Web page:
[time-nuts] HP 103AR scans online; post-processing advice sought

Rex rexa at sonic.net
Sun Sep 18 07:26:07 EDT 2005

On Sat, 17 Sep 2005 11:25:59 -0700, David Forbes <dforbes at dakotacom.net>

>I have placed raw 200DPI 8bit GIFs of the HP103AR manual on my website.
>There's no index file; the scans are at:
>so you can wget them easily. The files average 2 megabytes each, so 
>there are many extra ones and zeroes in there.
>Leading up to the next question:
>What's a good post-processing program to shrink the scans of text 
>pages, possibly OCRing them, and make one big PDF file out of the 
>lot? I know that a few folks on this list have done this work, but I 
>don't know how they did it.
>If there's free/cheap software that works well, I'll get it and 
>proceed, otherwise would one of the folks with such software step up 
>to the plate and complete the job for us?
>If it's many hours of work, then some automated script that can 
>shrink the text-only pages would be sufficient for that work, and a 
>simple PDF maker would handle the rest.
>I await your suggestions.

I use Ulead Photoimpact. It's mainly targeted at editing photographs,
but has all the tools you need to clean the scans up. It has a lot of
the functionality of Photoshop but is a lot less expensive. I'm sure
there are other programs that could do the same, but I know and like
this one.

It does take a fair amount of work for something like the HP docs. I
cleaned up what you have, a good bit, and it took me 2-3 hrs. It also is
a complicated program. I'm pretty efficient with it now, but it took a
long time using it to get to know what's there and how to use it. I
could have done 80% of the improvement with batch mode commands, but
took the time to do more.

The first thing I did was use brightness/contrast tools to remove most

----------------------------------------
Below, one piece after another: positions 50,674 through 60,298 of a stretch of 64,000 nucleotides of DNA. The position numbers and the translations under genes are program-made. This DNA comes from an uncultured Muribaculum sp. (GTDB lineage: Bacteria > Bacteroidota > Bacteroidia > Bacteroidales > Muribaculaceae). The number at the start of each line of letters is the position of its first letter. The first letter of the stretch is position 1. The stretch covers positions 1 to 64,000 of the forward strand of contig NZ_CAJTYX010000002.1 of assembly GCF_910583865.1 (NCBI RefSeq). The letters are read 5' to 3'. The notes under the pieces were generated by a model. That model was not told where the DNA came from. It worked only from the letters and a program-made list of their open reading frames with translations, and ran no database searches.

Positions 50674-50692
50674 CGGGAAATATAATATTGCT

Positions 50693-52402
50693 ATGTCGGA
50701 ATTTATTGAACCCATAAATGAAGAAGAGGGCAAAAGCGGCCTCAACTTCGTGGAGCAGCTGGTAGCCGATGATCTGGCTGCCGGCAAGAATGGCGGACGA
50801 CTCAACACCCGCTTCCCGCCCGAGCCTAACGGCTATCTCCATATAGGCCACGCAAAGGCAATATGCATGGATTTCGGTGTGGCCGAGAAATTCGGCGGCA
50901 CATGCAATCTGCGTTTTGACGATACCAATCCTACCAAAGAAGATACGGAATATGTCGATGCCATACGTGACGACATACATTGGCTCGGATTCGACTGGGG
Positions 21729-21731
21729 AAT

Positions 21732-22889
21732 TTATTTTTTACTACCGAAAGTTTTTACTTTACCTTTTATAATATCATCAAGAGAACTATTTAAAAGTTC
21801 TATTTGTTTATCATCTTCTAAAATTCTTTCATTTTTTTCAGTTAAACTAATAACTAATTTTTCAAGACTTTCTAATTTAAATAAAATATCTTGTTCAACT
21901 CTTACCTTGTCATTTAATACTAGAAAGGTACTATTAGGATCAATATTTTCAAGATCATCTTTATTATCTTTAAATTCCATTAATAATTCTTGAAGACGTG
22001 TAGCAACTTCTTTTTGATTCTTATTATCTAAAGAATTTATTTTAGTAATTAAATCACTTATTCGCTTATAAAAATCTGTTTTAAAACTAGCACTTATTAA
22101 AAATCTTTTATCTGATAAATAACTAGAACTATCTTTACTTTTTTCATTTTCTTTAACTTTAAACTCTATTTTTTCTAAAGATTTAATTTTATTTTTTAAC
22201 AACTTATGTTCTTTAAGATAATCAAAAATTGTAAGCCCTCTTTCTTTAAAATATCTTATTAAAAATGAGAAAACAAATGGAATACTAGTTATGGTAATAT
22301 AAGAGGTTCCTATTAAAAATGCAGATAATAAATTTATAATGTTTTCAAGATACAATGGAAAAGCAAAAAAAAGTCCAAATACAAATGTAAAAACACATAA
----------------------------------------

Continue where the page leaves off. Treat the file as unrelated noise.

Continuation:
of the gray. I also took the time to manually edit out the punch holes
and some other noise. One of the keys to shrinking was to save them as
gif files again but using 'grayscale 128' mode.

The pages with photographic pictures took extra work. There was a lot of
artifacting from scanning the halftone images. I used a combination of
despeckle and blur filters to smooth them out before increasing

I also stitched together the pages for scans of wide pages.

The end result is the whole document is about 9.8 MB as opposed to 2-3
MB per page before. That could probably be cut about in half be reducing
resolution on the pages -- in most cases I think they could go down
about 50% and still be quite readable. I didn't do that, though.

The resulting gif files can be had in one zip file here:


Feel free to copy it and share it anywhere.

A lot can theoretically be improved by adjusting settings at scan time
-- contrast, resolution, moire. My previous scanner let me control a lot
of stuff. My current HP seems to think I should not get involved. It
irritates me that I need to adjust contrast on every image after the
fact, rather than making a good setting of the scanner before I scan all
those pages.

As you suggest, OCRing the docs would reduce the size to the ultimate,
but every OCR tool I have tried needs a HUGE amount of hand holding and
corrections to get anything close to the original text and format. I
have done it for a few things in the past, but it is very painful at

Thanks for taking the time to do the scanning. Lots of good helpful
people here in this group.

More information about the time-nuts mailing list